Albany Devils Set Tone For New Jersey’s Future

Perhaps the only disappointment with the Albany Devils season is that it ended too early. Yes, ultimately 29 teams endure this feeling at the end of the year but there’s one caveat which stands out. With all due respect to the Hershey Bears and their fine Atlantic Division winning campaign, the A-Devils and Toronto Marlies should have met in the Eastern Conference Finals and not the second round. Given the new American Hockey League playoff format, which like the NHL bizarrely doesn’t re-seed, the team with the second most points and third highest winning percentage in the league goes home after the second round.

Perhaps that would’ve only delayed the inevitable against a historically impressive Marlies squad but the Devils skated toe to toe with Toronto, losing by a goal on the road in Game 7 and have nothing to hang their heads about.

From here, the thoughts turn from the what-ifs to the big picture items. How does the future set up with the parent club in New Jersey? Which players raised their stock and which ones are ready for prime time at the next level? How much does winning at the AHL level foster a new bond and culture of winning with the NHL club, among these players who’ve done it together? Who will be back in Albany and how does the pipeline look next year? Will the excitement of new playoff rivalries and May hockey restore pride and boost attendance in Albany in the near and distant future?

On the current New Jersey roster, there’s seven forwards who are unrestricted free agents and five who are restricted free agents, while on defense there’s two unrestricted free agents and one restricted free agent. Hence there will be plenty of spots available and much competition come training camp in September.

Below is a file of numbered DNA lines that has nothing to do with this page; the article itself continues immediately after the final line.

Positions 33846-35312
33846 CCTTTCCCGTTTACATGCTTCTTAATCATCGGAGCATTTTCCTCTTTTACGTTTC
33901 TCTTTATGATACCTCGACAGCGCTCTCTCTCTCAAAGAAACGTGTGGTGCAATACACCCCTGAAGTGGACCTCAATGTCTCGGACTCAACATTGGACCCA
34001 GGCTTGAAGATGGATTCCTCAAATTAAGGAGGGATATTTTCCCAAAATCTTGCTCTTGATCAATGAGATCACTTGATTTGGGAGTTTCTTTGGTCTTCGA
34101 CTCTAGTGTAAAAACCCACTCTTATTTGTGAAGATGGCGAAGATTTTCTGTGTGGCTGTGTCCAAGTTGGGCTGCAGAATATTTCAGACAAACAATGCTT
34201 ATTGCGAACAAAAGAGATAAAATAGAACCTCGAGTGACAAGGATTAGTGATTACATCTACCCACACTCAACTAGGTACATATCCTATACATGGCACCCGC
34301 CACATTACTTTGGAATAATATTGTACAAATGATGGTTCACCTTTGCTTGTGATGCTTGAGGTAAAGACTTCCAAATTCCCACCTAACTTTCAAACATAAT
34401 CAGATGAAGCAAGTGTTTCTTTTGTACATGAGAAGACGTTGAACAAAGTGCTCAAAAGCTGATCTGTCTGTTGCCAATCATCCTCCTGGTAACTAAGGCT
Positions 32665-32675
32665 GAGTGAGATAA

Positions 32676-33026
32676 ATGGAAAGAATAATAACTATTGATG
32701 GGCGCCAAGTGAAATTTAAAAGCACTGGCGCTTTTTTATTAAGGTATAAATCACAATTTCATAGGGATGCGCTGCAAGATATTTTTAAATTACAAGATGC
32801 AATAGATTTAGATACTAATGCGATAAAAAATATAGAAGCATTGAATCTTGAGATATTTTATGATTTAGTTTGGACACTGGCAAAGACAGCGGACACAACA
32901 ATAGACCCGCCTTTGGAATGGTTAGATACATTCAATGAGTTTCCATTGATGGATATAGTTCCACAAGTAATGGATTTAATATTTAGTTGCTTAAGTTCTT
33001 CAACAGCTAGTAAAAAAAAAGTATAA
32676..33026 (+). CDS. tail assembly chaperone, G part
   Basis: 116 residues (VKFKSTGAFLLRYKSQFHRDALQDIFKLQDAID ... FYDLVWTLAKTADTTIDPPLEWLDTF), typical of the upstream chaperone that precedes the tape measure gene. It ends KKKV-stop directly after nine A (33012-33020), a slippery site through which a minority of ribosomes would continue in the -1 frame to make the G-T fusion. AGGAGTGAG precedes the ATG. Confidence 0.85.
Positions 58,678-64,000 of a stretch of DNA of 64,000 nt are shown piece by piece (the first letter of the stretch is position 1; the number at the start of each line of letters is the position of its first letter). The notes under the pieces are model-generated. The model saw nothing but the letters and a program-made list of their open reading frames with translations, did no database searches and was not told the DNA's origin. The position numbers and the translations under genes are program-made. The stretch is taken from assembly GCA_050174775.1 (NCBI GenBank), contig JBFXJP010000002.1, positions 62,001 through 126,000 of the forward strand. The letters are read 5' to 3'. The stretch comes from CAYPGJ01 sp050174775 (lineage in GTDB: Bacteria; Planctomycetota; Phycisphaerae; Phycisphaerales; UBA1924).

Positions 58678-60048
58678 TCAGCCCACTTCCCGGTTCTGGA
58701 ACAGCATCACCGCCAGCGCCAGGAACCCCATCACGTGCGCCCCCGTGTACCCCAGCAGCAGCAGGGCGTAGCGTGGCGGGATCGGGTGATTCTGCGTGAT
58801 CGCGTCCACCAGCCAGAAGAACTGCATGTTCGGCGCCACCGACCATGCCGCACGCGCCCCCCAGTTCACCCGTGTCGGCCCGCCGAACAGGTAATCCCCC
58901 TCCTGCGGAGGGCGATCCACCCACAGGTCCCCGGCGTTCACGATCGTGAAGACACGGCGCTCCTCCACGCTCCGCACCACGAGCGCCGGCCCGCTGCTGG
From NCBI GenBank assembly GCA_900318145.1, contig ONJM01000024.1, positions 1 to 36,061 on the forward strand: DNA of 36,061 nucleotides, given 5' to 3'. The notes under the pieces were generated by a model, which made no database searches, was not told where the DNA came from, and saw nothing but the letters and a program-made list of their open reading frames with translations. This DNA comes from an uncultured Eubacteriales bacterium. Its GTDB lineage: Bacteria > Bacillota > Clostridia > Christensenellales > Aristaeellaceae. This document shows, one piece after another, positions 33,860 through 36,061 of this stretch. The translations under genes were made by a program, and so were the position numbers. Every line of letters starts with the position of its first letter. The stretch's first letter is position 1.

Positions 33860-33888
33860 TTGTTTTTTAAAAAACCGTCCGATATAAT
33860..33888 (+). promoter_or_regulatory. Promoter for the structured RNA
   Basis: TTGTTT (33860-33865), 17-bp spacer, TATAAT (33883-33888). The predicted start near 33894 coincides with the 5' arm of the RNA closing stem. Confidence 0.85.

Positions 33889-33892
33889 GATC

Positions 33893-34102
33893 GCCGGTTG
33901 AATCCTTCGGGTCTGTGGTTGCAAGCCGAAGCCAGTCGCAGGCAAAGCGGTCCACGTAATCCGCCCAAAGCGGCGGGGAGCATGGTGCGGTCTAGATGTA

In addition to those sent down for the Calder Cup playoffs (Damon Severson, Reid Boucher, Pavel Zacha, Joseph Blandisi, etc.), one would imagine the likes of Seth Helgeson and Vojtech Mozik would move up on the depth chart and wind up in New Jersey’s blue-line plans. At forward, the same could be said of players like Nick Lappin, Matt Lorito, Blake Pietila, Graham Black and Ben Thomson. That’s not even mentioning Miles Wood and Steven Santini.

Also intriguing is the goaltending situation, where the organization has a welcome problem of deciding to move up Scott Wedgewood or move one of their abundance of netminders for some scoring punch, with Ken Appleby and Mackenzie Blackwood moving up a notch.

As far as the Albany roster is concerned, goalie Yann Danis, forwards Jim O’Brien, Mike Sislo, Brian O’Neill, Pierre-Luc Letourneau-Leblond and defensemen Marc-Andre Gragnani, Dan Kelly and Brandon Burlon are all unrestricted free agents. In addition, blueliners Raman Hrabarenka and Reece Scarlett are restricted free agents.

Obviously October is a long way off, with trades, signings and New Jersey’s roster notwithstanding, players under contract or who could possible find themselves at Albany next season include John Quenneville, Ryan Kujawinski, Blake Coleman, Zacha, Wood, Blandisi, Santini, Blackwood, Appleby, Wedgewood, Black, Thomson, Paul Thompson, Rod Pelley, Lappin, Corbin McPherson and Josh Jacobs.

Needless to say, general manager Ray Shero and head coach John Hynes will have some interesting moves to make this summer. But thanks to a rebirth of the farm system, there is no shortage of options.